• Andy Hockley says:

      Thanks Daniel. Absolutely your point is entirely fair, and I was careful to make clear that this was research into mainstream education and specifically on ethnic diversity – and obviously lessons from mainstream education are much more likely to inform us in offshore ELT provision than onshore, because the contexts are that much closer.

      On the idea of prejudice from teachers, I think the point here is that not that we as teachers think of ourselves as prejudiced (I’m imagining pretty much all teachers think of themselves as non-prejudiced), but that deep down we may well be in very unconscious ways. I taught English for over 15 years in many different locations (both in offshore and onshore markets) and would like to think that I held no prejudices, but I think it is always worth looking at myself in that way and wondering whether in some unconscious ways I did. (The second article that follows this will talk about some research that shows that hiring practices are, even in companies (not ELT, but general business) which are fully committed to diversity, often unconsciously slanted, because we all have certain biases)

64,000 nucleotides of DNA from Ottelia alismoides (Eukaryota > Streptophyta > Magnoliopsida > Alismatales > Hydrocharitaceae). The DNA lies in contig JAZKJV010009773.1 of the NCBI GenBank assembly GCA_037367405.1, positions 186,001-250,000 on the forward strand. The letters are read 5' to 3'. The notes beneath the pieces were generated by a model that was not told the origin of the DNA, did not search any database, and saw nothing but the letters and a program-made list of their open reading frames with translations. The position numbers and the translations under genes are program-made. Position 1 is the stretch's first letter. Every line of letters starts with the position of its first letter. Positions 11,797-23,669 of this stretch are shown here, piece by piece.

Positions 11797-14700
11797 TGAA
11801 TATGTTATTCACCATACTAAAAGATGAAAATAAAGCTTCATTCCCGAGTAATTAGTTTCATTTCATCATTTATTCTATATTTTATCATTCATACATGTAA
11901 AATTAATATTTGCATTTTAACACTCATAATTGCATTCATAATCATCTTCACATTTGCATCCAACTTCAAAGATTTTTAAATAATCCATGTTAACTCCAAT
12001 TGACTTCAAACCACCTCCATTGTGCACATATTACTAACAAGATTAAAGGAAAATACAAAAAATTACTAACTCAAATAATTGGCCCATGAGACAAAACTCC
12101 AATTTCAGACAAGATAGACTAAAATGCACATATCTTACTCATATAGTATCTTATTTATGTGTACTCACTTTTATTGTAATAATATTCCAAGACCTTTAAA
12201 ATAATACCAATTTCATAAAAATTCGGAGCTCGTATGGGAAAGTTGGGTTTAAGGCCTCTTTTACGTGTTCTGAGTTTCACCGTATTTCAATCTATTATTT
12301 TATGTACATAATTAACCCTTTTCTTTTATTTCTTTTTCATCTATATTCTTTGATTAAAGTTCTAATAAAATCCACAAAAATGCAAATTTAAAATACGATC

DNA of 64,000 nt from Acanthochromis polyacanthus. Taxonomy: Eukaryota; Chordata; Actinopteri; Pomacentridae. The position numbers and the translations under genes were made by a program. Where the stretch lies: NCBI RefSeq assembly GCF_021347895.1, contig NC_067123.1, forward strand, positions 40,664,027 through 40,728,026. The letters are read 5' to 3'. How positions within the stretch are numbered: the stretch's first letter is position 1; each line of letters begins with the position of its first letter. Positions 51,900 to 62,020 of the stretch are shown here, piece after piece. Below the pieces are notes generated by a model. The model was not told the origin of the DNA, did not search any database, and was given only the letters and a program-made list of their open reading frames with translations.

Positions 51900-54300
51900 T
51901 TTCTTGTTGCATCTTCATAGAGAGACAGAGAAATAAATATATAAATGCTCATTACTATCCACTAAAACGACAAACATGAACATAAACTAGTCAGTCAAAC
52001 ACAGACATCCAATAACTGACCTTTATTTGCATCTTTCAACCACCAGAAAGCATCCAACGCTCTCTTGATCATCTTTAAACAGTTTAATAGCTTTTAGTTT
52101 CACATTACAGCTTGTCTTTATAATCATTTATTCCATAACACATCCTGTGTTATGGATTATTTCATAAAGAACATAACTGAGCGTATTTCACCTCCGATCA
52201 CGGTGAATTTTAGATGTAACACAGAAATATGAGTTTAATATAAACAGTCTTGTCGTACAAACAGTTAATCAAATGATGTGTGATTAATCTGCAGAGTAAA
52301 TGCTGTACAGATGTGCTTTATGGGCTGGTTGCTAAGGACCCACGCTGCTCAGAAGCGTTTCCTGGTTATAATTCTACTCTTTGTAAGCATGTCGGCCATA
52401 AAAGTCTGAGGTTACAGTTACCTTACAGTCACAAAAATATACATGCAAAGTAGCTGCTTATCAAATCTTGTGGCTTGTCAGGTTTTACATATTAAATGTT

2. Leda says:

    Hi Andy,

    Thank you for the post, and I particularly agree with your comment when you point out we cannot be 100% aware of our own prejudices – we’d have stopped learning if we were!

    There are certain things that I believe are quite opaque to NESTs, since they cannot experience the debate from the other side – to be fair, even I a NNEST have to keep reminding myself that my competence does not derive from my place of birth. The very use of “native” vs “non-native” is so ideologically charged, with “non” suggesting an insurmountable deficit, and so much research nowadays is still based upon a deficit model of L2 users.

    I look forward to the day someone comes up with a better terminology to refer to these differences, or to when the majority of teachers, schools and learners come to grips with the fact that if we’re teaching and learning English to be able to participate in a global culture, such differentiation is largely irrelevant if not to some extent toxic. That may sound exaggerated within the current conceptual climate in EFL but taking into account how closely interweaved language and identity are, initiatives that embrace this interrelatedness are a pleasant change of tune.